14–20 May 2017.

Acts 28:1–16 (click to read).

The people on Malta must have looked at Paul with a mixture of compassion and shock. Paul’s ship had just gone through a terrible storm, and then struck a reef and was destroyed. The travelers all miraculously made it to shore, but then just as the danger seemed to be past suddenly Paul is badly bitten on the hand by a snake. Knowing that these men were prisoners, the Maltese locals guessed that Paul must have been a terrible murderer to suffer so much. In their minds, the storm, the shipwreck, and the snakebite were all attempts by the gods to finally get revenge on Paul for what must have been his evil crimes.

But we know that’s not true at all. Paul wasn’t a violent killer; he wasn’t guilty of anything. But it’s hard for people – even modern people like us – to break this habit of thinking that bad things only happen to bad people.

Back in 1873, an American lawyer and Presbyterian Church elder Horatio Spafford bought tickets for his wife and 4 daughters to travel to England. But along the way, disaster struck. The ship sank, and while Spafford’s wife survived, their four little girls all drowned. When Spafford heard the news he rushed to join his wife. On his journey, as he passed by the place where his daughters died, he wrote the moving hymn: “It Is Well With My Soul.” But when Spafford’s church heard what had happened to his family, instead of supporting him they rejected him, thinking God must be punishing his family for some secret sin. What a terrible way to behave!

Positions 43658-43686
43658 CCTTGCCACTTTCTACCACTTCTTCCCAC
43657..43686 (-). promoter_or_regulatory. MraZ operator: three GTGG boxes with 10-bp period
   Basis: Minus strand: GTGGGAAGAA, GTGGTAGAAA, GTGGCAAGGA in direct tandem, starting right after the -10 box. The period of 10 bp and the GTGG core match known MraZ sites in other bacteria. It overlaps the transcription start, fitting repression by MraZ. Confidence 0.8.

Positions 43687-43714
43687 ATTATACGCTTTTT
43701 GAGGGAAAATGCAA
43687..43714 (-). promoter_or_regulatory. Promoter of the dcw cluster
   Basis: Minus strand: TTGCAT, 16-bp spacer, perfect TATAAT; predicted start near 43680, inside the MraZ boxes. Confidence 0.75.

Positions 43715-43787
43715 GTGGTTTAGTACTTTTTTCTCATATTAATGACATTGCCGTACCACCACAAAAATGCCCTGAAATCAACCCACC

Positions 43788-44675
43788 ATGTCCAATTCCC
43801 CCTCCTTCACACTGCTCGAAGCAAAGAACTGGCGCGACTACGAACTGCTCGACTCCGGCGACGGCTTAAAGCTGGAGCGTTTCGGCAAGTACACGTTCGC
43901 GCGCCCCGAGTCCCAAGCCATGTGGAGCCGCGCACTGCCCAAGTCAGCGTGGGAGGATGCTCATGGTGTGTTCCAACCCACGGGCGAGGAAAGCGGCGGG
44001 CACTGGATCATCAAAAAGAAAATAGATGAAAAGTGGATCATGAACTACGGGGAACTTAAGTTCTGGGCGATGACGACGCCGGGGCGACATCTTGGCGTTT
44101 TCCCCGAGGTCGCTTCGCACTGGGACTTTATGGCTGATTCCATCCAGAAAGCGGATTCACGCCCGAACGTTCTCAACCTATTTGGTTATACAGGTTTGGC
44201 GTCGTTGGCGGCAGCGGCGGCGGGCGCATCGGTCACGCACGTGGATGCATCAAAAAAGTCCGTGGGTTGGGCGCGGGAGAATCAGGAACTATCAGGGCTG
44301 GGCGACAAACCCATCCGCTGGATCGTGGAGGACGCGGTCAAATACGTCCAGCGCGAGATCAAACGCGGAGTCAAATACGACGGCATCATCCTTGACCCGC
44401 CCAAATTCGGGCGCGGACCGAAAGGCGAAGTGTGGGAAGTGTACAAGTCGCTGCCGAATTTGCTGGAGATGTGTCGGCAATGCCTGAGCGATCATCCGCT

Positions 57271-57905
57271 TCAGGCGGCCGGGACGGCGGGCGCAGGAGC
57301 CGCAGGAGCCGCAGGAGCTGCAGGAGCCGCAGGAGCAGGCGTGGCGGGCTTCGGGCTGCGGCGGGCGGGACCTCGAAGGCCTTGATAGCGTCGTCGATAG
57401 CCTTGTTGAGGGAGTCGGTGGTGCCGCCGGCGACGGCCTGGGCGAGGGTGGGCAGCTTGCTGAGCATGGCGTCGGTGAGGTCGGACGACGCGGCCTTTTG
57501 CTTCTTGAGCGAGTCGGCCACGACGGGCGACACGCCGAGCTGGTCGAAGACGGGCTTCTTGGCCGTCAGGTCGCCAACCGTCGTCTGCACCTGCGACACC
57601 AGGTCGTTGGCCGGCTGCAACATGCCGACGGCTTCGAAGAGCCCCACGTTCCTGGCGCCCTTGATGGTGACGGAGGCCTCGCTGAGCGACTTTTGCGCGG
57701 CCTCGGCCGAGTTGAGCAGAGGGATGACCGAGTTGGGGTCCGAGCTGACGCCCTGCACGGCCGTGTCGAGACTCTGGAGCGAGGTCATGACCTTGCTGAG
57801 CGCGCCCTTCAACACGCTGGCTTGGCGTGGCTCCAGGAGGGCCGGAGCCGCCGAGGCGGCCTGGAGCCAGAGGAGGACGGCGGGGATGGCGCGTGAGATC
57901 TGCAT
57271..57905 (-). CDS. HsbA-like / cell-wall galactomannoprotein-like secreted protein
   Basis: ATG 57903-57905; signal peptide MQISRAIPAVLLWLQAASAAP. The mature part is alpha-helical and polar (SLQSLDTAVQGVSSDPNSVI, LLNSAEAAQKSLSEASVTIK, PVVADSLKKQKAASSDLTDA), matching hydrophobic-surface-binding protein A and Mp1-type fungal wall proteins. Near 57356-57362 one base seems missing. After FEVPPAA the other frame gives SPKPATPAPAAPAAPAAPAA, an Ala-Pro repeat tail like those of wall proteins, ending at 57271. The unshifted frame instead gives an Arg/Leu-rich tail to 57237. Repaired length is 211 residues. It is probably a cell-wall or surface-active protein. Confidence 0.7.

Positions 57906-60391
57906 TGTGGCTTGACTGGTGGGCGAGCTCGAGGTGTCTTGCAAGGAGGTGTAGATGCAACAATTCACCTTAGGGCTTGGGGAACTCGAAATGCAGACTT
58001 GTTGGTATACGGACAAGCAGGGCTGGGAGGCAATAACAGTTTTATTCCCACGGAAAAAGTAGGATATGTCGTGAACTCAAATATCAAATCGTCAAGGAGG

Acts 28 tells us that after the shipwreck, Paul still worked to serve and heal the people of Malta. As for Spafford and his wife, they too didn’t let their shipwreck tragedy stop them. They left America behind them, and spent the rest of their lives serving the needy in Jerusalem.

Today, when we see bad things happen in the lives of others, we really must reject the temptation to criticize those people as sinners. Not only is such thinking very wrong, it gives people extra pain at a time when they are already suffering. Both Paul and Horatio Spafford stayed strong in their faith despite their shipwreck disasters. But we know that not everyone can be that strong. That’s why when we see others struggling, it’s so important for us not to stand back and criticize, but to reach out to them in love and lend a hand.

Pastor Stephen Lakkis